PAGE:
DC Rebirth Week Three in Review

Each week here on Monkeys Fighting Robots, we are looking at every DC Rebirth title and tracking its progress. Books will be rated on a scale of “Buy It”, “Borrow It” or “Bin It”.

Batman #1 (Tom King, David Finch and Matt Banning)
The Caped Crusader’s new run begins in earnest as he attempts to play Superman and prevent a plane from crashing into Gotham City. With the establishing shots, one can’t help but feel there is a whiff of Year One symbolism emerging from the panels. King not so subtlety references the Dark Knight Returns and the now infamous “this would be a good death” series of monologues. This is quite the interesting move for a series that is prima facie attempting to address, both thematically and literally, the darkness that crept into the DCU post-DKR/Watchmen. Unlike the original work, however, these speech is less an act of defiance and more an acceptance of his own mortality. This is a compelling piece of introspection in how Bruce Wayne, a man who has walked between plains of existence, has come to understand death, as if it were an old friend.  This is a series that understands it’s own legacy and is using that to propel itself into a new era. With new heroes intent on replacing him, Bruce Wayne may yet have to come face to face with his own history and impact on Gotham City.

Recommendation: Buy It.

Superman-1Superman #1 (Peter J. Tomasi, Patrick Gleason and Mick Gray)
Ostensibly, this is a book about the Man of Steel, but not so. This is a book about a frightened little boy as he tries to deal with power beyond his imagination. Jonathan; the son of Clark Kent and Lois Lane, isn’t happy. His family secret has been thrust upon him at a young age, forcing him to live an relatively isolated life and to lie to anyone he meets. This in and of itself would be enough to torment the young lad, but the added pressure of his uncontrollable powers adds a new layer of pressure as Johnathan quickly discovers their potentially deadly consequences. The child’s perspective means that some of the reality of the act events are somewhat skewed, giving it a Twilight Zone-esque feel from time to time. It’s an interesting way to take the core Superman book, but it may alienate certain readers and was perhaps a story-line best saved for the Super Sons title launching later this year. It’s frustrating that once again Lois Lane is given very little to do. The series is not lacking in potential, but it’s unclear if there is enough of a draw for this story-line to take flight.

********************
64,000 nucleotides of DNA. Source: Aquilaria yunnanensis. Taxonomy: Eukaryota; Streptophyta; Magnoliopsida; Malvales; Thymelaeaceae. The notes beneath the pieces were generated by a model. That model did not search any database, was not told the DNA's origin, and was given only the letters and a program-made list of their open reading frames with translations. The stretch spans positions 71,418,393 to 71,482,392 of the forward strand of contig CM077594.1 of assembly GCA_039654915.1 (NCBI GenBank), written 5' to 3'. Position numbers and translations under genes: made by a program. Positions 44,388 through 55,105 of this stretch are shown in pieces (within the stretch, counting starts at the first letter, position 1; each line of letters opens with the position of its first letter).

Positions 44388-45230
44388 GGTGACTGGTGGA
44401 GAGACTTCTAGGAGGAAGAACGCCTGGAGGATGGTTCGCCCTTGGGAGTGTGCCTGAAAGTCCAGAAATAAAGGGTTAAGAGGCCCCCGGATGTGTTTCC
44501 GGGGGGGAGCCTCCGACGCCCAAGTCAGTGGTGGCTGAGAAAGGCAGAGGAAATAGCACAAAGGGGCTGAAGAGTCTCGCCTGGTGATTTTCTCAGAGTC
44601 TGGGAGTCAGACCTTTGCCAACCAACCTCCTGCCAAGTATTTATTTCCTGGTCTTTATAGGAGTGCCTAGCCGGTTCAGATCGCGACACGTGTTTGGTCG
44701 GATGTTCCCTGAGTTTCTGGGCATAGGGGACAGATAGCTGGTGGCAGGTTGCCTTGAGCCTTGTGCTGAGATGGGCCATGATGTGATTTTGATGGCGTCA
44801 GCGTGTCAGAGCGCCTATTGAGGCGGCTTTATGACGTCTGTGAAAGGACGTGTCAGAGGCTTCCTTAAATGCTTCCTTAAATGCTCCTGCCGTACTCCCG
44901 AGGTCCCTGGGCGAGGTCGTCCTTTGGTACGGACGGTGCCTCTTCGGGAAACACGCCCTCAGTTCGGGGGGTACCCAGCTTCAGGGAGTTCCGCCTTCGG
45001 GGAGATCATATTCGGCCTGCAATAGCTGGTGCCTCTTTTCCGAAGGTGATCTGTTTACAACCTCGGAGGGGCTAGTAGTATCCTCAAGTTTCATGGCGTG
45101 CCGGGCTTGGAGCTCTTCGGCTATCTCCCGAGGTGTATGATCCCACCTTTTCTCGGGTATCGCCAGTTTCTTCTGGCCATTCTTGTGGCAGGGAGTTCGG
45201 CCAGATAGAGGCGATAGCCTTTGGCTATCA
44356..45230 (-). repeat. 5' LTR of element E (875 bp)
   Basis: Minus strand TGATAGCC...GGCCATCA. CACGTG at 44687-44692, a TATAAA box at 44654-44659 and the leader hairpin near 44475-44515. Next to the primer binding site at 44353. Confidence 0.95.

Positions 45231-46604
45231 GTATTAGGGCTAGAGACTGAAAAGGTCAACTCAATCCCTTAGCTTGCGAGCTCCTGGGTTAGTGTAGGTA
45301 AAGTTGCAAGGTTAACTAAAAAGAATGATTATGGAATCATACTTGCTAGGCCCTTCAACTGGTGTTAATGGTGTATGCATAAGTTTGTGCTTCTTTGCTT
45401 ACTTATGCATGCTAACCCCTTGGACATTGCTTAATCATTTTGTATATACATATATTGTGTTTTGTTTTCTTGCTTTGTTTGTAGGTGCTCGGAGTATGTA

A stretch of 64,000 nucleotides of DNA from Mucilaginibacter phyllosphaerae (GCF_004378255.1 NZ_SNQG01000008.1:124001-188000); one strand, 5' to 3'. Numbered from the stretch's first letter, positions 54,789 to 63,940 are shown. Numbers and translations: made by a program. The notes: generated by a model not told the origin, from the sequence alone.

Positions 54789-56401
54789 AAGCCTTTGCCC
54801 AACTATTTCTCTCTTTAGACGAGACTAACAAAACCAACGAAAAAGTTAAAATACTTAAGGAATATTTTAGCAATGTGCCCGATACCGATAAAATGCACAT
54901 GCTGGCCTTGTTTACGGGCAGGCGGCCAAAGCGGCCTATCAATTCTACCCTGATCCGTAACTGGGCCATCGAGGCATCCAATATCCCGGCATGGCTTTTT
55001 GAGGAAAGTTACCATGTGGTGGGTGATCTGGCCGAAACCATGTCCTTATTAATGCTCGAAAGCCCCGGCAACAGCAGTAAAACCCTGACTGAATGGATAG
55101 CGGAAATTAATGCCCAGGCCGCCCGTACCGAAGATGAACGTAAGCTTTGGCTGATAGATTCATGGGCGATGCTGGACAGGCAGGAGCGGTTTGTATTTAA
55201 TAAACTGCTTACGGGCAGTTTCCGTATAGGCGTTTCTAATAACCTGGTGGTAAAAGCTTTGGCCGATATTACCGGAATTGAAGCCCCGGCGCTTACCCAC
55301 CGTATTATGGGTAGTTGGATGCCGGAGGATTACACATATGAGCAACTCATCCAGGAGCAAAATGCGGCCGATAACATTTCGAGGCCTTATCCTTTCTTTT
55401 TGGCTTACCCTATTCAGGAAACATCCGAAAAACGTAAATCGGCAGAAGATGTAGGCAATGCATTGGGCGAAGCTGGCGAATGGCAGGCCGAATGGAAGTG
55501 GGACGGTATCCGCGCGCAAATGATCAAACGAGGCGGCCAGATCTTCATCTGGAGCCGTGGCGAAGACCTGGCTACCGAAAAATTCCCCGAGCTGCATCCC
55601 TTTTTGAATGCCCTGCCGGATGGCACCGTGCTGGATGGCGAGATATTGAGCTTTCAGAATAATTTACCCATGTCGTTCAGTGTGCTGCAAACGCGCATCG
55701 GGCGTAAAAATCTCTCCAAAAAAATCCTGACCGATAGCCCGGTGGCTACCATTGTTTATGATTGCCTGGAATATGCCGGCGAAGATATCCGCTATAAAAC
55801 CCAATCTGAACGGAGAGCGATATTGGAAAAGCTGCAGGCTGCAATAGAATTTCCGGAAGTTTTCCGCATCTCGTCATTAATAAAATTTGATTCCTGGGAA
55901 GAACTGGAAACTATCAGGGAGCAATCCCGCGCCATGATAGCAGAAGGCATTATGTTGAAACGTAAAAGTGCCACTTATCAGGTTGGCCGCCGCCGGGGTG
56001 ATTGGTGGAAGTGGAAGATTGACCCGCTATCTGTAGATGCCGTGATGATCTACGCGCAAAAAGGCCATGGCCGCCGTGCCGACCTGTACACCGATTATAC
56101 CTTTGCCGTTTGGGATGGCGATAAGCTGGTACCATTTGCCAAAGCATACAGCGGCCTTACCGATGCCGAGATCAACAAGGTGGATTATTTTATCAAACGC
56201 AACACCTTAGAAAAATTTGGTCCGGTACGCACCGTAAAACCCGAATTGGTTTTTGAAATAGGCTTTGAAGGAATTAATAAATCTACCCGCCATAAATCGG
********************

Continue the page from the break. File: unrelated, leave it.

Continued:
Recommendation: Borrow it.

Green Lanterns #1 (Sam Humphries, Robson Rocha and Joe Prado)
I’ll admit it, I’ve never been a Green Lantern person. I appreciate that Geoff Johns had a long-run on the character that revolutionised the series’ mythos and is widely regarded as an excellent series, but it’s just not for me. I tried to engage back when Blackest Night came about, but I decided that my time was better spent elsewhere. Green Lanterns hasn’t done much to change that opinion. It’s set-up as a buddy cop comedy-drama akin to Lethal Weapon, but it’s pretty . It’s lore heavy, but not in the way that you want to learn more about it. It acts more like a barrier to engagement, than an invitation to their world. Jessica Cruz is an interesting character, a woman who recently overcame her chronic agoraphobia becoming a Green Lantern in the process. Her partner, Simon Baz is less interesting here, though I do understand that race and religion played a big part of his character arc, reflecting the US’ Islamophobia post-9/11. If we see more of those elements shining through, then maybe this series may bounce back, but as is stands it’s a lot of space, but very little opera.